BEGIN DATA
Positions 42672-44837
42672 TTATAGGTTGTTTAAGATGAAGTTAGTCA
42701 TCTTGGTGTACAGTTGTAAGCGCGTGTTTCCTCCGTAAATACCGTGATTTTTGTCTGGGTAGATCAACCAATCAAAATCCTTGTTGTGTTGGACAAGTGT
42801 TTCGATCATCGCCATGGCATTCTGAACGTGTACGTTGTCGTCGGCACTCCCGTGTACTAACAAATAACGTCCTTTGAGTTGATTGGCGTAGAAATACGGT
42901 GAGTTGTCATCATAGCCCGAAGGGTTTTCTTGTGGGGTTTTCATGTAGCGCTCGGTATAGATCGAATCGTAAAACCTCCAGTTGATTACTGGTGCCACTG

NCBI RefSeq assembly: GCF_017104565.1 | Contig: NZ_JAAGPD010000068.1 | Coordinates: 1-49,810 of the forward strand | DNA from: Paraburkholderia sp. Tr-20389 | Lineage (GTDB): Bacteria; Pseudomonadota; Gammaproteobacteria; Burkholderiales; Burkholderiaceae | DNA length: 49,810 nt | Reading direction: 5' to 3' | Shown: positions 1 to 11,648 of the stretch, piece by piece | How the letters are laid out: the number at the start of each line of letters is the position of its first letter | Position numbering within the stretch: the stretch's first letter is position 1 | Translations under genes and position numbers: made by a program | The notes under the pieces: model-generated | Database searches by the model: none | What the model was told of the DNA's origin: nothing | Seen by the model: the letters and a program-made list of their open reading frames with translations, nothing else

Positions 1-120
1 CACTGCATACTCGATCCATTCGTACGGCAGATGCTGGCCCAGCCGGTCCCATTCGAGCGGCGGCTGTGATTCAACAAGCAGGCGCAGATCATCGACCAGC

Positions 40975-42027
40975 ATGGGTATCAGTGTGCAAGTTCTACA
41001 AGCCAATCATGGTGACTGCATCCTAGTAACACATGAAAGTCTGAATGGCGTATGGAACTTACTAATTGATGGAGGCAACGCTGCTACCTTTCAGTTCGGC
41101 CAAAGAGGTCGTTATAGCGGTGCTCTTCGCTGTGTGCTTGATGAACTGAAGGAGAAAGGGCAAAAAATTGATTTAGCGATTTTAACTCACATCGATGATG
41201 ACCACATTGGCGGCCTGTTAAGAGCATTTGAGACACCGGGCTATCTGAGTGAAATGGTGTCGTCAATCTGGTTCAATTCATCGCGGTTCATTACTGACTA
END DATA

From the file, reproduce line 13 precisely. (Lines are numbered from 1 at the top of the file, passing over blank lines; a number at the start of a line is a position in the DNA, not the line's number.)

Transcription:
41201 ACCACATTGGCGGCCTGTTAAGAGCATTTGAGACACCGGGCTATCTGAGTGAAATGGTGTCGTCAATCTGGTTCAATTCATCGCGGTTCATTACTGACTA